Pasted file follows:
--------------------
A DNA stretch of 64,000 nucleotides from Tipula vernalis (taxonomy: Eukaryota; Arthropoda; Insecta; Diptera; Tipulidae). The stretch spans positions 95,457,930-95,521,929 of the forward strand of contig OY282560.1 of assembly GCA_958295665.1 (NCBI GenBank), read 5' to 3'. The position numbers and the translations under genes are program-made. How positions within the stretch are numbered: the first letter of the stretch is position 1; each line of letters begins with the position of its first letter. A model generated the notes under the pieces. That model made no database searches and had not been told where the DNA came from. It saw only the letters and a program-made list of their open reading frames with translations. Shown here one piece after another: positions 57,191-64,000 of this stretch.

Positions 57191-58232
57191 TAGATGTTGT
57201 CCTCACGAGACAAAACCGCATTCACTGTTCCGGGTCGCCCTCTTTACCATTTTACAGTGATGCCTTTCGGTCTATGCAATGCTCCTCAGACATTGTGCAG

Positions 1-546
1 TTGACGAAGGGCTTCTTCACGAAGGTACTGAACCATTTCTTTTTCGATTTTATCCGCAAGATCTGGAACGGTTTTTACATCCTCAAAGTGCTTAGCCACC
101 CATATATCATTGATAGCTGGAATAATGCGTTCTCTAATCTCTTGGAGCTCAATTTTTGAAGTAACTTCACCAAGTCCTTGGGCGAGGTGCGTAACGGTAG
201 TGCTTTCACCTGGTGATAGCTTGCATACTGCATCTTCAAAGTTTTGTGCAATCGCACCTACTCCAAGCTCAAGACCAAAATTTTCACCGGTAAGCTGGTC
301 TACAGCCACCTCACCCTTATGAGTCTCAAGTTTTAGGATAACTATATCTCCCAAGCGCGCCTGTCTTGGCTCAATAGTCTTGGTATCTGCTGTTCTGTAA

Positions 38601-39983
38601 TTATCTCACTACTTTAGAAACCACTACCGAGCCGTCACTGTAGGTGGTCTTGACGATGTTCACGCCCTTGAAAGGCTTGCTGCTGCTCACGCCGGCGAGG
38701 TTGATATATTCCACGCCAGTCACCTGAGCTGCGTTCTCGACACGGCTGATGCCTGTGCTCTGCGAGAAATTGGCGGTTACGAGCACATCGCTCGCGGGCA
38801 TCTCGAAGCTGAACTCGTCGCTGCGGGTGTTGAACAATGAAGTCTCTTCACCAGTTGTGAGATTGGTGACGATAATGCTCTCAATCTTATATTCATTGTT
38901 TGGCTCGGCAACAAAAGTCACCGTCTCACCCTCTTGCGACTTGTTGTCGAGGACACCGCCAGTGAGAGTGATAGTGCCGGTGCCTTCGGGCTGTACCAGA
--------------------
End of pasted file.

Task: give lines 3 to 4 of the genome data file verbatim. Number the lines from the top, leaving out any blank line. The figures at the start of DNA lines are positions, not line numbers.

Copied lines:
57191 TAGATGTTGT
57201 CCTCACGAGACAAAACCGCATTCACTGTTCCGGGTCGCCCTCTTTACCATTTTACAGTGATGCCTTTCGGTCTATGCAATGCTCCTCAGACATTGTGCAG